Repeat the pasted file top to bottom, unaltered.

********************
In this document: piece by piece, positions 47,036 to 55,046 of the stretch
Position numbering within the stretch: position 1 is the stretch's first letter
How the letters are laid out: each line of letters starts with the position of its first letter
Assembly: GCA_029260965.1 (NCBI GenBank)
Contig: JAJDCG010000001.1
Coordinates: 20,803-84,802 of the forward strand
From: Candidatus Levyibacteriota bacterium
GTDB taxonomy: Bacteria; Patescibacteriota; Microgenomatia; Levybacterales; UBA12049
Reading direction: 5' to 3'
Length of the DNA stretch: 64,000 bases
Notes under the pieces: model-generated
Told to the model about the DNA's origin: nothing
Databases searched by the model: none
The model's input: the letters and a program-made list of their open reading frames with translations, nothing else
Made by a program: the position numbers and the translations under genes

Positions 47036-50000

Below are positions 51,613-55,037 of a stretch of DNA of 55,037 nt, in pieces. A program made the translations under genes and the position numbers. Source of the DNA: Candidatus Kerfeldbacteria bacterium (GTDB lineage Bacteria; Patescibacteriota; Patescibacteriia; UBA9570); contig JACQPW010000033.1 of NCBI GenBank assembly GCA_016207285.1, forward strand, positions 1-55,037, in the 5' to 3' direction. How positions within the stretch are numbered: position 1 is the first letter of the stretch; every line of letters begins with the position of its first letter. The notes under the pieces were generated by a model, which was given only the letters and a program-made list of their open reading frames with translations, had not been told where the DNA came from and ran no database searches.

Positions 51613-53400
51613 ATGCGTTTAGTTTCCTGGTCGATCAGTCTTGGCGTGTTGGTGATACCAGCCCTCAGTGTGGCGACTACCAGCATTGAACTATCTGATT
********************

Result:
In this document: piece by piece, positions 47,036 to 55,046 of the stretch
Position numbering within the stretch: position 1 is the stretch's first letter
How the letters are laid out: each line of letters starts with the position of its first letter
Assembly: GCA_029260965.1 (NCBI GenBank)
Contig: JAJDCG010000001.1
Coordinates: 20,803-84,802 of the forward strand
From: Candidatus Levyibacteriota bacterium
GTDB taxonomy: Bacteria; Patescibacteriota; Microgenomatia; Levybacterales; UBA12049
Reading direction: 5' to 3'
Length of the DNA stretch: 64,000 bases
Notes under the pieces: model-generated
Told to the model about the DNA's origin: nothing
Databases searched by the model: none
The model's input: the letters and a program-made list of their open reading frames with translations, nothing else
Made by a program: the position numbers and the translations under genes

Positions 47036-50000

Below are positions 51,613-55,037 of a stretch of DNA of 55,037 nt, in pieces. A program made the translations under genes and the position numbers. Source of the DNA: Candidatus Kerfeldbacteria bacterium (GTDB lineage Bacteria; Patescibacteriota; Patescibacteriia; UBA9570); contig JACQPW010000033.1 of NCBI GenBank assembly GCA_016207285.1, forward strand, positions 1-55,037, in the 5' to 3' direction. How positions within the stretch are numbered: position 1 is the first letter of the stretch; every line of letters begins with the position of its first letter. The notes under the pieces were generated by a model, which was given only the letters and a program-made list of their open reading frames with translations, had not been told where the DNA came from and ran no database searches.

Positions 51613-53400
51613 ATGCGTTTAGTTTCCTGGTCGATCAGTCTTGGCGTGTTGGTGATACCAGCCCTCAGTGTGGCGACTACCAGCATTGAACTATCTGATT